16 about the screams or if they tried to stop them from
17 screaming. And I said, "No," and he asked me, "Why
18 not?" And I said "Well, they were out in the woods;
19 so, I don't guess there would be anybody there to hear
20 them scream; so, why would he be worried about it."
21 Q. And did you also tell him that the killer would
22 probably want to hear the kids screaming?
23 A. If he got off on killing people, he probably would
24 like to hear them scream.
25 Q. Those were your words, though, right?

1 A. Right.
2 Q. And is that also part of the common sense that
3 whoever kills eight-year-olds can feel good and whoever
4 kills eight-year-olds would like to hear them scream,
5 is that part of your common-sense philosophy?
6 A. I figured they must have if they did it.
7 Q. And you told him that the person was probably
8 someone local, didn't you?
9 A. Uh-huh.
10 Q. And that they probably wouldn't try to leave town,
11 correct?
12 A. Correct.
13 Q. Now he also asked you about what books you liked
14 to read, didn't he?
15 A. Uh-huh.
16 Q. And you told him one. You told him Steven King,
17 right?
18 A. Uh-huh.
19 Q. And he wrote that down?
20 A. Uh-huh.
21 Q. And you told him Anton LaVey, correct?
22 A. He asked. I haven't read anything by him, but I
23 know who he is.
24 Q. How did he get Steven King?
25 A. Because he was looking through my books in my

1 room.
2 Q. But I mean, how did he write that name down? Who
3 told him Steven King was one of your favorite authors?
4 A. He asked me did I like him. I said, yes, I did.
5 Q. Did he ask you about Anton LaVey?
6 A. Yes, he did.
7 Q. And what did you tell him?
8 A. I said I haven't read anything by him, but I am
9 familiar with him.
10 Q. And he is the head of the church, the satanist
11 church?
12 A. Yes, he is.
13 Q. Now, did he also ask you about what type of things
14 you would expect to find at the scene where these three
15 boys were murdered?
16 A. If it was a satanic killing.
17 Q. If it was a satanic killing?
18 A. Yes.
19 Q. And was one of those things -- did you tell him
20 what those things were you would expect to find?
21 A. Yes.
22 Q. And one of those things you told him, one of those
23 things you told him were candles, right?
24 A. Right.
25 Q. Did you hear the testimony from Lisa Sakevicius

1 from the state crime lab that there was candle wax on
2 the shirt of one of the victims? Did you hear that,
3 Mr. Echols?
4 A. Yes, I did.
5 Q. That's consistent with what you told the officer,
6 isn't it?
7 A. Yes, it is.
8 Q. You have just told us that that is consistent with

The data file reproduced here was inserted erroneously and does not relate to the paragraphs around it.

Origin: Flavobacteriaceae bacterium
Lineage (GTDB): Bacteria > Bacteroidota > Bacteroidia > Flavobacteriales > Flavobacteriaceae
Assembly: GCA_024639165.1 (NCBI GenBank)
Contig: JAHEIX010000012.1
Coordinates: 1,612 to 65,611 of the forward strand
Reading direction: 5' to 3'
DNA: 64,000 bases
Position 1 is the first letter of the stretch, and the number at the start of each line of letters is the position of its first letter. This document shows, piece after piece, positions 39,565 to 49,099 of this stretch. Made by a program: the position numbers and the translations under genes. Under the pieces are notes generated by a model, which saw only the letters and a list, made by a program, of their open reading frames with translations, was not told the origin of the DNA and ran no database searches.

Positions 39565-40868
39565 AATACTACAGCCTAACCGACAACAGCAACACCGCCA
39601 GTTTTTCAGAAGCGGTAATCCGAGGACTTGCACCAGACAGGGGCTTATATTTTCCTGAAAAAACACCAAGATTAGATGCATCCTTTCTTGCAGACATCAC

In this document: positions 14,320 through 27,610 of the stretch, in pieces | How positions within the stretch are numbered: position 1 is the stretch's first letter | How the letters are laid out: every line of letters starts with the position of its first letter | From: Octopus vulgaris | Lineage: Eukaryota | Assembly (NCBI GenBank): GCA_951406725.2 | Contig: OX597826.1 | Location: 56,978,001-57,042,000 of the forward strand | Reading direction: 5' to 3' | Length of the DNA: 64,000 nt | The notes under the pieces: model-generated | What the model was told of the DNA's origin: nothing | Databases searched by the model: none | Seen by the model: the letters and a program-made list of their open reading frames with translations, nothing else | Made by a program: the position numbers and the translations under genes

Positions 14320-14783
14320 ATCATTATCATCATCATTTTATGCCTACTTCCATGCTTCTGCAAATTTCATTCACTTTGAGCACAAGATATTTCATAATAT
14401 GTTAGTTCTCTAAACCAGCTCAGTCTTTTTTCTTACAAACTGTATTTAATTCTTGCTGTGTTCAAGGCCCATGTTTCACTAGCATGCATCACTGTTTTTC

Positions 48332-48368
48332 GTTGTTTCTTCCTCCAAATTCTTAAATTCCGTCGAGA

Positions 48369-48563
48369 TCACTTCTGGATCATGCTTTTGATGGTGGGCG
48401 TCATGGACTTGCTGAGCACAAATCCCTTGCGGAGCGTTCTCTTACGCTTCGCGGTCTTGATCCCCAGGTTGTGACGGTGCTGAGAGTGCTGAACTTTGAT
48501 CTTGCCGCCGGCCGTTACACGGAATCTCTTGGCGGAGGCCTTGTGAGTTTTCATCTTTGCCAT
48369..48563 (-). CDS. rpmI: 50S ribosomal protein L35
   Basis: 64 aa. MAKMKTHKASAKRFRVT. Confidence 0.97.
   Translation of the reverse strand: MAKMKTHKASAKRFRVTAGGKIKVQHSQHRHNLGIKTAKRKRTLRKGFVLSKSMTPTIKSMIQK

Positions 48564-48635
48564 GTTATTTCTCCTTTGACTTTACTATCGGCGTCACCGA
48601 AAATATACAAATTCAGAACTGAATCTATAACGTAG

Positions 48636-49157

9 a satanic murder, didn't you?
10 A. Yes.
11 Q. Would it be a fair statement to say that you wore
12 that trench coat that you talked about just about
13 everywhere you went?
14 A. Pretty much.
15 Q. Even on up first of May, middle of May, out there
16 at the softball park in the middle of May as hot as it
17 is, you still had this full-length, black trench coat
18 on, correct?
19 A. I don't think I wore it that night, but I wore it
20 around in that area, yes. I wear it pretty much all
21 the time.
22 Q. Even when it was hot?
23 A. Correct.
24 Q. Is that part of your liking to wear black?
25 A. Yes, that and I just liked the coat, period.

1 Q. Even -- and it's your testimony that that coat was
2 at your house the night that you were arrested?
3 A. Yes, it was.
4 Q. And where was it?
5 A. Laying on the floor.
6 Q. Where?
7 A. In my sister's bedroom.
8 Q. Was it near the closet?
9 A. I think it was by the bed.
10 Q. Now, that closet in your sister's bedroom is where
11 you kept your clothes, correct?
12 A. Yes.
13 Q. And so the clothes you would wear come out
14 of that closet?
15 A. Yes.
16 Q. Why do you think there was candle was on that
17 little victim's shirt?
18 A. It could have been whoever killed him did it. He
19 could have got it before he left home. I don't know.
20 MR. DAVIS: Pass the witness, your
21 Honor.
24 Q. Damien, you were asked earlier when Mr. Davis was
25 questioning you about the question that Officer Ridge

1 asked you about how do you think the murders took
2 place.
3 A. Uh-huh.
4 Q. And you answered, "Mutilation, all three were
5 probably cut up, one more than the other, heard they
6 drowned. Probably just one person did it."
7 A. Uh-huh.
8 Q. And he asked you why did you know that. And you
9 said because you heard it on TV and read it in the
10 newspaper --
11 A. (Indicating.)
12 Q. -- and other people were talking about it. Do you
13 recall him asking that question?
14 A. Right
15 Q. And your giving that answer?
16 A. Yes, sir.
17 Q. All right. Do you recall the Commercial Appeal
18 newspaper article on May the 7th, 1993. Read the
19 headline right there, please.
20 A. "Mutilated bodies of three boys found in bayou."
21 Q. And I have got another part that is also marked
22 here in, yeah, I guess, purple or whatever color that
23 is, pink, I guess the color. Please read that to the
24 jury.
25 MR. FOGLEMAN: Why don't we just offer

1 the whole thing there?
2 THE COURT: (Indicating.)
3 MR. PRICE: We may want to do that,
4 Judge. All right, that's fine, Judge.
5 THE COURT: All right, it may be
6 received without objection.
7 MR. FORD: Your Honor, I haven't looked
8 at it. I don't know what it is.
9 MR. PRICE: Commercial Appeal article.
10 I have one other one, Judge, that I would like to
11 go ahead and introduce. Let me ask my client to
12 read it first. This is a Commercial Appeal --
13 MR. FOGLEMAN: Let us see it before you
14 have him start reading this stuff.
15 MR. PRICE: Sure.
16 THE COURT: Do you have any other
17 newspapers?
18 MR. PRICE: Those are the only two,
19 Judge. Well, I have every newspaper article, but
20 I wasn't planning on introducing all the rest of
21 them.
22 THE COURT: Does anybody have the clip
23 file that has got the originals in it?
24 MR. DAVIS: I tell you what, Judge,
25 these need to be enlarged because somebody is

1 going to go blind.
2 THE COURT: That is what I am saying.
3 Does anybody have a clip file?
4 MR. PRICE: The ones that we have of
5 these three articles, Judge, are photocopies. I